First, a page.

Beginning October 1, Americans can begin enrolling in the insurance exchanges established in ObamaCare (more information here, here and here). For those folks living just above the federal poverty line (about $31,000 for a family of four this year) you can get a subsidized insurance policy for your family which takes effect on January 1 for as little as $600 a year. Unfortunately, if you make $70,000 and are ineligible for insurance through your work, the coverage will cost you about $4,500. The calculator for your situation is found here.
Wow, you say, that is a lot! Why does it have to be so expensive?
I wrote briefly before (found here) about Paul Starr’s new book detailing the problems with our healthcare system (the “policy trap”). Here is a little more detail:
- Many of the costs have been hidden for a long time. Not a problem before but now we are now in a global economy and spending a lot of money on health care We spend roughly $8,000 per capita on healthcare which is much higher as a percent of GDP than any of our competitor nations. If we were healthier this would be defensible but by any objective measure we get so-so care for our dollar. Multinational corporations look at the percentage spent on healthcare as well as the projected amount and elect not to create jobs here
- There has been confusion about the role of health care (is it a right or a commodity? Do people who contributed to their disease deserve the same care as the innocents?) Despite all the money spent, the number of people who lack access to all but either heroic or charity care is staggering. This creates a problem when people delay needed care. no only does this clog up emergency rooms but also results in lost productivity and needless suffering and death.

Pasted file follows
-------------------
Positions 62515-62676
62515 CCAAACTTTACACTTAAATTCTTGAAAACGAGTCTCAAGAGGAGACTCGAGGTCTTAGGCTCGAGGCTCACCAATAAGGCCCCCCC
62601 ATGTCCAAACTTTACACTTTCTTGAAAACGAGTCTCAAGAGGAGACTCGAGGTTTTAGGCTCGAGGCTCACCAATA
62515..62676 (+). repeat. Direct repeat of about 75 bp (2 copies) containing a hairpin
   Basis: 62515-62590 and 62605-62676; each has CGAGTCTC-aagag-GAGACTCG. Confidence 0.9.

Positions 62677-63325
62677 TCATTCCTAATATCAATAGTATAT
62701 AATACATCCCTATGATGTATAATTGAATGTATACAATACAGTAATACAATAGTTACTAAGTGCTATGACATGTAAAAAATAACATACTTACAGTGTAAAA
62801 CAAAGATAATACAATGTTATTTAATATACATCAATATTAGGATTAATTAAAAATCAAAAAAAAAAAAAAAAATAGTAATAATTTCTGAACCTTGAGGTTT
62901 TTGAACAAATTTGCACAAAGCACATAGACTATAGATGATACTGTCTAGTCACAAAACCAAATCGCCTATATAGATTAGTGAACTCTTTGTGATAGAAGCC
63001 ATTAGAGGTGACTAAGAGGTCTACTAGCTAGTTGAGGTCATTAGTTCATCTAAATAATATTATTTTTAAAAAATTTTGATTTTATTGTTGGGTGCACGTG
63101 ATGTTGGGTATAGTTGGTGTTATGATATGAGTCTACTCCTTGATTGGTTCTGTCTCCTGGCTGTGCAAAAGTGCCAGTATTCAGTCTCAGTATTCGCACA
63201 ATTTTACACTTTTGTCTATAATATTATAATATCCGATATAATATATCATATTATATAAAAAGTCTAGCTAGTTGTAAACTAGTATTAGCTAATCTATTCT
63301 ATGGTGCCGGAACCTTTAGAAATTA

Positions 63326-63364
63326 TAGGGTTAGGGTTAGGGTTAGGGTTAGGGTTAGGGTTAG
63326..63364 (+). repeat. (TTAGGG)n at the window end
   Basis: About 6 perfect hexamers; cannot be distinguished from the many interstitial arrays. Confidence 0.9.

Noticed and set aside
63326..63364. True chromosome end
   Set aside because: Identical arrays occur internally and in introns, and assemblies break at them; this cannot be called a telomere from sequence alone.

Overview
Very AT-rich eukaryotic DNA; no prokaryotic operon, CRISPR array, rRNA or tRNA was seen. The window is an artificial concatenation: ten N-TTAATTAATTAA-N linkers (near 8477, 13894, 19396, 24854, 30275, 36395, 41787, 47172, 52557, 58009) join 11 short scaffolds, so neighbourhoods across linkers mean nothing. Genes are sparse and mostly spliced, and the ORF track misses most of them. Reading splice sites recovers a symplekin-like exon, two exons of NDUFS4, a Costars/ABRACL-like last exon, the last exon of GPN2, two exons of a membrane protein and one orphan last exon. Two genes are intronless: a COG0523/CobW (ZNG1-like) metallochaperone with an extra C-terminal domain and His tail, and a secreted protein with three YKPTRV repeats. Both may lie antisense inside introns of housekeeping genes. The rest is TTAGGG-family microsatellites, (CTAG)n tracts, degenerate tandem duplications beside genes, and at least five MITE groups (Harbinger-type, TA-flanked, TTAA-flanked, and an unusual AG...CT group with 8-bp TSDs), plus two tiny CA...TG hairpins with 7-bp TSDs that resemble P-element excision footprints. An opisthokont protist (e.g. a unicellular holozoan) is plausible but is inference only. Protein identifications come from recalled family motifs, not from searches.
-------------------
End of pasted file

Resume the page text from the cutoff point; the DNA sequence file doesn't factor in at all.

- We believe we get good care mostly because half of us never access it. The quality of our care, by any objective measure, is not as good as it should be. We don’t follow evidence as we should (video explanation here). We offer bead advice often and occasionally so bad it results in patient death. We err on the side of overtreatment for various reasons and that overtreatment results in harm more than we’d like to believe.
- There is no grown-up in charge so deciding how to spend money is hard. My friend Josh Freeman has a great post (found here) about why the market doesn’t work in almost all of healthcare. As he points out, the one certainty is that we are all going to spend a lot of healthcare dollars at some point in time in an attempt to defeat death yet none of us has accomplished it yet. Someone needs to say, enough.
So now what? The Affordable Care Act includes areas that address all of these. The coming of the exchanges creates cost transparency which will at least let people know what they are paying for. The mandate gives everyone skin in the game. Payment changes to encourage quality (and this aspect could be strengthened even more). Though there is still no central control, the is a lot more centralized decision making possible through several of the mechanisms found in the law which should lead to cost reductions (and many say have done so already).
Again, not perfect but potentially transformative. Perhaps, as Winston Churchill said, we are doing the right thing. Here is a cool video on how the whole system works that I would encourage you to watch. Let’s make this the right thing.